BRManifesto FAQ: Article 4 - Declarative, Not Procedural

   The Business Rules Group
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FAQ re: Principle 4.1
Question: Does principle 4.1 of the Manifesto prohibit use of if-then syntax to express rules?

Rules should be expressed declaratively in natural-language sentences for the business audience.

Syntax of the form "If [condition] then [derived fact]" is acceptable. (So is syntax of the form "[Derived fact] if [condition]".) Syntax of the form "If [condition] then [action]" is not acceptable; it is not declarative. (Also not acceptable is "[Action] if [condition]".)


FAQ re: Principle 4.2
Question: What is the sense of "cannot be expressed" in Manifesto principle 4.2?

If something cannot be expressed, then it is not a rule.

The intended sense is "can't be put into words" or "there's no way to say it". If you can't communicate it, it simply doesn't count.


FAQ re: Principle 4.3
Question: What kind of 'statements' is the Manifesto referring to in principle 4.3?

A set of statements is declarative only if the set has no implicit sequencing.

The Manifesto means any kind of expression, starting with, but not limited to, the statements found in application programs coded in procedural languages.


FAQ re: Principle 4.3
Question: Under principle 4.3 of the Manifesto, when is a set of statements not declarative?

A set of statements is declarative only if the set has no implicit sequencing.

Any set of statements whose evaluation produces a different result when the statements are listed in a different sequence is not a set of declarative rules.


FAQ re: Principle 4.4
Question: Why does Manifesto principle 4.4 maintain that "constructs other than terms and facts imply assumptions about a system implementation"?

Any statements of rules that require constructs other than terms and facts imply assumptions about a system implementation.

Rules expressed purely on the basis of terms and facts (predicates) can be evaluated using formal logic, which assumes no particular kind of system implementation. Any other construct implies bias toward some class of platform or implementation scheme. If rules are shaped by any system concern whatsoever, they are less able to be understood or validated in their right, and less easily redeployed.


FAQ re: Principle 4.5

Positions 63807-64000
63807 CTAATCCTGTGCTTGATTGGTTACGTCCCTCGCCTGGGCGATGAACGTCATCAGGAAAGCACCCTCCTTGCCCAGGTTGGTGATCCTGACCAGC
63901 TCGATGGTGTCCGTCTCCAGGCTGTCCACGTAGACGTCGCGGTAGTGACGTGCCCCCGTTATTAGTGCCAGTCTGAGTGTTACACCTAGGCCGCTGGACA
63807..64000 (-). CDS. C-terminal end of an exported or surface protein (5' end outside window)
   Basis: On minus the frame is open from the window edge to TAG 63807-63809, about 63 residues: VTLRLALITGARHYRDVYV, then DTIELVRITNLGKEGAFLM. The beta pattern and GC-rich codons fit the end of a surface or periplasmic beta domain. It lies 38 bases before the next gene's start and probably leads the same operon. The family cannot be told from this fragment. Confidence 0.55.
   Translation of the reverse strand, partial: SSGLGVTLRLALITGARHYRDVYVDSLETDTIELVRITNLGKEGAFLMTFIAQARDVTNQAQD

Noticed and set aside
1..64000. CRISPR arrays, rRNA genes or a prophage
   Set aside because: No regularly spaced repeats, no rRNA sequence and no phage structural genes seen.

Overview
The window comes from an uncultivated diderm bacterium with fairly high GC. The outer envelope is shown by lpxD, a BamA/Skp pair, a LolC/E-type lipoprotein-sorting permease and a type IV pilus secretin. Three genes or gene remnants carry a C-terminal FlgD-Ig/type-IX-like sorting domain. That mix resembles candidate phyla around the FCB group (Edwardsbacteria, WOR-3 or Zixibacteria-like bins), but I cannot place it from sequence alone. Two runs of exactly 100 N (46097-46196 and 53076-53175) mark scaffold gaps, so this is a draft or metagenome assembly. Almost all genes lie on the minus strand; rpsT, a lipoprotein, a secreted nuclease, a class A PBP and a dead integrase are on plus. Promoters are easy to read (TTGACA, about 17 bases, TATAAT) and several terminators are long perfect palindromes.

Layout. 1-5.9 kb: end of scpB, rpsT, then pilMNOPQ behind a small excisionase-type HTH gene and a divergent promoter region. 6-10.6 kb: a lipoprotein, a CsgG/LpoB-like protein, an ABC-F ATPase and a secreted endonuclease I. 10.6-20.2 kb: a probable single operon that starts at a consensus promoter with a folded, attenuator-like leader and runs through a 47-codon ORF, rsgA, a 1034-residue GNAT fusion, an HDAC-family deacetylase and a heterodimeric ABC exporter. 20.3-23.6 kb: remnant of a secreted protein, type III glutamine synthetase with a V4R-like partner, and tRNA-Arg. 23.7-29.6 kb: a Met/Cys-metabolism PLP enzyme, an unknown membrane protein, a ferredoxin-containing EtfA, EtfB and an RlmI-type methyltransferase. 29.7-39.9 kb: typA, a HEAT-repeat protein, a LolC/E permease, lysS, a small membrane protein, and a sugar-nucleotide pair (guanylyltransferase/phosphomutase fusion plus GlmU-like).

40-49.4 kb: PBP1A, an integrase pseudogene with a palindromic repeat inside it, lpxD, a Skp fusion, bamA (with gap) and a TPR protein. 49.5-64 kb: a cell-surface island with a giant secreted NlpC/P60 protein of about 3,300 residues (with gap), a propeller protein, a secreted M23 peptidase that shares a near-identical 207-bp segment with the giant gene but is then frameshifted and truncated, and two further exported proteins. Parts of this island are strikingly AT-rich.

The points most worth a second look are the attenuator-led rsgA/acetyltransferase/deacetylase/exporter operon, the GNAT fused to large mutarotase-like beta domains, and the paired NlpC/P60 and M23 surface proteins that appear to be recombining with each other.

Question: What is the sense of "enforcement" in Manifesto principle 4.5?

A rule is distinct from any enforcement defined for it. A rule and its enforcement are separate concerns.

The intended sense is "means of ..." or "method of ..." or "approach to ..." enforcement.


References:

[1] The Manifesto is free, only 2 pages long, translated into 15 languages. Have a quick look (or re-look!). No sign up required. Well worth your time.

Standard citation for this article:


citations icon
The Business Rules Group , "BRManifesto FAQ: Article 4 - Declarative, Not Procedural" Business Rules Journal Vol. 3, No. 12, (Dec. 2002)
URL: http://www.brcommunity.com/a2002/s018.html

About our Contributor:


   The Business Rules Group
The Business Rules Group As prepared by members of The Business Rules Group

Originally a project within GUIDE International, the Business Rules Group [BRG] subsequently became an independent organization. BRG's membership comprises experienced practitioners in the field of systems and business analysis methodology. BRG's members are practitioners who work in both the public and the private sectors.

The BRG charter is to formulate statements and supporting standards about the nature and structure of business rules, the relationship of business rules with the way an enterprise is organized, and the relationship of business rules with systems' architectures.

BRG's standards work has been picked up and merged with OMG's.

For more on the BRG visit: http://www.businessrulesgroup.org/theBRG.php

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